Jane Eyre: The Epitome of Independence and Rebelliousness Abstract: During the 1800's, the time period in which women are stereotyped as being "submissive, dependent, beautiful, but ignorant" in British society, Jane Eyre, the Charlotte Bronte's heroine, stands out as an independent individual.
She struggles to resist the efforts of others to mold her to their own views of who she should be. Her loyal devotion to her own moral principles brings her a great deal of sufferings, but she survives a number of challenges to her personal beliefs. Jane Eyre preserves personal integrity in her search for a self-fulfilling happiness. Her self-respect, independence, courage, rebelliousness, outspokenness and honesty guide her in her journey to self-fulfillment. Such traits also shape her a splendid and eternal female image among literary works around the world for more than one hundred years. The article attempts to probe into Jane's complex characterization and moral vision reflected in her life at Gateshead, Lowood, Thornfield and Moors respectively.
At the same time, the article also analyses the relationship between Jane's rebelliousness and social oppression, stagnation and religious hypocrisy in the hope of helping readers to appreciate the theme of Jane Eyre on more profound perspective.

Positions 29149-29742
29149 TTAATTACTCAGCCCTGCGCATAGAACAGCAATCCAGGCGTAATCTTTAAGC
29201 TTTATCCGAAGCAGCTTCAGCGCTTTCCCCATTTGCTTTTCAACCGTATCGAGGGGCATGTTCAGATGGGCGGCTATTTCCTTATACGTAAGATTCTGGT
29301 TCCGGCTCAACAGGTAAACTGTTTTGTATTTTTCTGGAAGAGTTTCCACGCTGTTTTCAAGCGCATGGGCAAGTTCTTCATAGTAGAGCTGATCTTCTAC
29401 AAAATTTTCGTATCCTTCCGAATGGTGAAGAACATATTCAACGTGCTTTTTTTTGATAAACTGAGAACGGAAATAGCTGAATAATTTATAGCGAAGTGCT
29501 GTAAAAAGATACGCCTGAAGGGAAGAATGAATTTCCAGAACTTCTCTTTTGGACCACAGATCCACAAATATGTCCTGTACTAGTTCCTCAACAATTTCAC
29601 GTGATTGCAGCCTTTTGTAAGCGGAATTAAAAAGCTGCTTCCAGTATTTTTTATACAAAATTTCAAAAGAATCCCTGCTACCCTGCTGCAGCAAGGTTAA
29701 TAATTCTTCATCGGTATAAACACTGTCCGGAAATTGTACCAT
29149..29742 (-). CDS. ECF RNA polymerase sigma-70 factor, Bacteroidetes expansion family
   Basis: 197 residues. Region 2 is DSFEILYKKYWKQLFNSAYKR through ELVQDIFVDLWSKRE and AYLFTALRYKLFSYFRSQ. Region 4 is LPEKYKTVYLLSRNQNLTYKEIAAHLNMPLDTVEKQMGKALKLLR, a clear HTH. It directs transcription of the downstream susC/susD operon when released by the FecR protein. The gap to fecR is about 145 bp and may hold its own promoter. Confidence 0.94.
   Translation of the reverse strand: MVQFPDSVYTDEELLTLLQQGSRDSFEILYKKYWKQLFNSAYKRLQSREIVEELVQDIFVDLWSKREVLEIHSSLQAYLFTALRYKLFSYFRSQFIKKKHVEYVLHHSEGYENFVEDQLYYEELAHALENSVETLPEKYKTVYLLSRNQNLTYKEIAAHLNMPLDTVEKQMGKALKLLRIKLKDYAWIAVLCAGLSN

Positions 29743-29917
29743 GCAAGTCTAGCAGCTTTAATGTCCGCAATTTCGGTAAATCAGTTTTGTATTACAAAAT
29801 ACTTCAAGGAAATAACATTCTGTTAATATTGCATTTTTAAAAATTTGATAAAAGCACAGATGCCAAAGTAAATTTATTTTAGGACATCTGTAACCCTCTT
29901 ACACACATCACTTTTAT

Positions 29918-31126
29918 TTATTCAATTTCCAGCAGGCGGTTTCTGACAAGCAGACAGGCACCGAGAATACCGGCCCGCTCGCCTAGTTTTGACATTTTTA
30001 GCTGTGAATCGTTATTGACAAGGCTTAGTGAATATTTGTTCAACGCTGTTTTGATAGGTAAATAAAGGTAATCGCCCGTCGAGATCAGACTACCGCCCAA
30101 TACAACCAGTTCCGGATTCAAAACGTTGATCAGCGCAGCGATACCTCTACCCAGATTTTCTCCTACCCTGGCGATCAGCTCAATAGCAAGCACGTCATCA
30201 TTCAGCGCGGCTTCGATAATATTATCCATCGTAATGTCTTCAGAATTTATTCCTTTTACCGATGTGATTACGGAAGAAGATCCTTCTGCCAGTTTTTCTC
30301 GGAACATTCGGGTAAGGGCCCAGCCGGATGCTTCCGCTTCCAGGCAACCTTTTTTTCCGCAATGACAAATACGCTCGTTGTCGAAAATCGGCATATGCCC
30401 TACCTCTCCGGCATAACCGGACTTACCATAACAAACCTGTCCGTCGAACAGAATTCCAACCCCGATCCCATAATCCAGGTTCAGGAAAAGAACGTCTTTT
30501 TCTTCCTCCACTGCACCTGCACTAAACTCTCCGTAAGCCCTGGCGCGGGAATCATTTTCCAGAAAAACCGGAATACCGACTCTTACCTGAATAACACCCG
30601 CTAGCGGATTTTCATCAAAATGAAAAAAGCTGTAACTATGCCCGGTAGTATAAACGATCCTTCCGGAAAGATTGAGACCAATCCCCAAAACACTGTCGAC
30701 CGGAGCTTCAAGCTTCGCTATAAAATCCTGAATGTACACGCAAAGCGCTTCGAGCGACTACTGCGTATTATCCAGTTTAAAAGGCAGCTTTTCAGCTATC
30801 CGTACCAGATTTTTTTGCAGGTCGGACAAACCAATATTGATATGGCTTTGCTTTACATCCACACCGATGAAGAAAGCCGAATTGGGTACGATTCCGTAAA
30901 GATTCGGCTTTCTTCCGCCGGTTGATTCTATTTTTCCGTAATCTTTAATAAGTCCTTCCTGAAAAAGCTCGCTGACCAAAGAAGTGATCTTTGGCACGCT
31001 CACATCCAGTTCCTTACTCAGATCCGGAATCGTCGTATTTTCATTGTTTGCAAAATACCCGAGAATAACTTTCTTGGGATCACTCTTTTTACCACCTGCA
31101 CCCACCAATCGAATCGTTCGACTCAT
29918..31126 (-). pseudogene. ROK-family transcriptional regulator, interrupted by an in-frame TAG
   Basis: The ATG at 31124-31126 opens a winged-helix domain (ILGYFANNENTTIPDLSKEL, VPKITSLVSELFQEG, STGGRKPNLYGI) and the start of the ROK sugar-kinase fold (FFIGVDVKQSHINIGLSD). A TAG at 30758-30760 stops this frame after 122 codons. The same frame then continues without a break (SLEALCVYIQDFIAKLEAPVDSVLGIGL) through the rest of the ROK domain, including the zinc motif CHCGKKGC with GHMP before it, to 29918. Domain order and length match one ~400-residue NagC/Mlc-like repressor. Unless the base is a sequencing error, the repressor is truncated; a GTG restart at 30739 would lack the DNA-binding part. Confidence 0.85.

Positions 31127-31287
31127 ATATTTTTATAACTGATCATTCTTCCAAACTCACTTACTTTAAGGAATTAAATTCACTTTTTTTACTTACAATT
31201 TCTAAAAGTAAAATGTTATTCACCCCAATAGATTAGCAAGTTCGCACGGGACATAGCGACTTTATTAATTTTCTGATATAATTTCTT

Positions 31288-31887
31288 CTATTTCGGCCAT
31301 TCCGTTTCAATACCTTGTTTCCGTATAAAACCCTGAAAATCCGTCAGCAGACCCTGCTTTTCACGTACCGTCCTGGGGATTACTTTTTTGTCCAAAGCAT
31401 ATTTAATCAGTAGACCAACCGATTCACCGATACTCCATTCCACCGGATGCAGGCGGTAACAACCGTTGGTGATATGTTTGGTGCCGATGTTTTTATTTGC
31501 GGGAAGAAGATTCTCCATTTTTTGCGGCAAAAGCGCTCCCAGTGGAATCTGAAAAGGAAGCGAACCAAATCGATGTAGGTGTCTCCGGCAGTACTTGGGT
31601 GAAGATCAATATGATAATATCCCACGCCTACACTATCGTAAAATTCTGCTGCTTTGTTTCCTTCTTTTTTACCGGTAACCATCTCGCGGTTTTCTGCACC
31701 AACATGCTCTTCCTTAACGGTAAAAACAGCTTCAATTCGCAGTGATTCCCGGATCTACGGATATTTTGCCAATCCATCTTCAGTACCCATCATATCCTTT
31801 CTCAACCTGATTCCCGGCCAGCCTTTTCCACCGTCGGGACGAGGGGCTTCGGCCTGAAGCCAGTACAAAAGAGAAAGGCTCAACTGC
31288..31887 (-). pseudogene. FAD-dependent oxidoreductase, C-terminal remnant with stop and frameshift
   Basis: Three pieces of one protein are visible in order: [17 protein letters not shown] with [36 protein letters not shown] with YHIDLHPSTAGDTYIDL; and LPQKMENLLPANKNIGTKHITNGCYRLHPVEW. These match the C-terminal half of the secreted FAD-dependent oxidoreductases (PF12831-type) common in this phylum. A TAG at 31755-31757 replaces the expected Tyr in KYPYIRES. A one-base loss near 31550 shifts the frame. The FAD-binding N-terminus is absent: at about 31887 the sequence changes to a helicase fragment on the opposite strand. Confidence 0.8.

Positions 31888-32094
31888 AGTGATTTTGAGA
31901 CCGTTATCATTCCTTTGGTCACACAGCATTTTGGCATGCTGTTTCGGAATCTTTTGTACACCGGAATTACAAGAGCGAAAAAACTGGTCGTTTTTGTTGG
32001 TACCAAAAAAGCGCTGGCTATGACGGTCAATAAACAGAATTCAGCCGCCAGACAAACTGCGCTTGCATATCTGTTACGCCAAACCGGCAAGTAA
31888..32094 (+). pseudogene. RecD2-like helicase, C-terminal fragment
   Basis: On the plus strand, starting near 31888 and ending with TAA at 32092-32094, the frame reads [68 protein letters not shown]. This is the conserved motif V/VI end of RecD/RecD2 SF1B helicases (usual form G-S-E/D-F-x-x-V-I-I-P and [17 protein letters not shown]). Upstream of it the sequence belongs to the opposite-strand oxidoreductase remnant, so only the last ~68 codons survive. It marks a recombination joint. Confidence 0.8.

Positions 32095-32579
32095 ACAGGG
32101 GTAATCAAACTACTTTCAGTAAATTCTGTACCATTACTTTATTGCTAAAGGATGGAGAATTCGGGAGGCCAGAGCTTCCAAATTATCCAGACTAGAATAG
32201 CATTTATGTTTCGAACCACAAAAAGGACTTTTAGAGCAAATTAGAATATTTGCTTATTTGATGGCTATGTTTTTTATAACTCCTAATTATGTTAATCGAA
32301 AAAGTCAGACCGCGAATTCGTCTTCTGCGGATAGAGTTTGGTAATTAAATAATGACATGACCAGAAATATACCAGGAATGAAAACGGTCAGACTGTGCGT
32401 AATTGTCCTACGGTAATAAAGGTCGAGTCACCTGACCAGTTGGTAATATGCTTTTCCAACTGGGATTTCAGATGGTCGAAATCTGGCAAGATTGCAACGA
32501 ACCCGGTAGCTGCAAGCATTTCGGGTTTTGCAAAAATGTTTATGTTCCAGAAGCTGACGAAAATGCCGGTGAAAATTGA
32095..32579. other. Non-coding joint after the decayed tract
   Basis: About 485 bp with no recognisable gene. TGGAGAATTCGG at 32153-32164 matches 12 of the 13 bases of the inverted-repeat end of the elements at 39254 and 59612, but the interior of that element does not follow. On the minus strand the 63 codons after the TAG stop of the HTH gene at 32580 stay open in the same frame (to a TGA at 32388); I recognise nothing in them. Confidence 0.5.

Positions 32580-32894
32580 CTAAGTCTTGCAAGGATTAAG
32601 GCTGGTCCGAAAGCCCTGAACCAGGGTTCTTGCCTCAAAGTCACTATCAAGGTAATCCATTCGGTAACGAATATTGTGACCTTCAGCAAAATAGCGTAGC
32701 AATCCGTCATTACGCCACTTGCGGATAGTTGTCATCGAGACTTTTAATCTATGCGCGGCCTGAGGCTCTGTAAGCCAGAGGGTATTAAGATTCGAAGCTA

Key Words: independence rebelliousness integrityÃÂ¡ÃÂ¡ Introduction: As an orphan, Jane Eyre has no family or friends, no wealth or position, misunderstood and mistreated by the relatives she does have, she is sent away to a school where the cycle of cruelty continues. All alone in the world, she seems doomed to a life of failure. Mrs. Reed, Mr. Brocklehurst, St. John or even her loved Mr. Rochester try to "destroy her selfhood" and mold a character whom they think she should be. What's a girl to do? Does she stand passively by and accept her fate, as the common belief of the times would have it? Or does she stand up for her rights and fight for the life of success she deserves? Jane Eyre takes the latter route by stating " I am my own mistress!" Although this may have shocked readers of the time, Jane's actions would open the door for a new interpretation of women. Jane Eyre shows that it is possible for a woman in the nineteenth century to achieve independence and success on her own, no matter what odds are against her.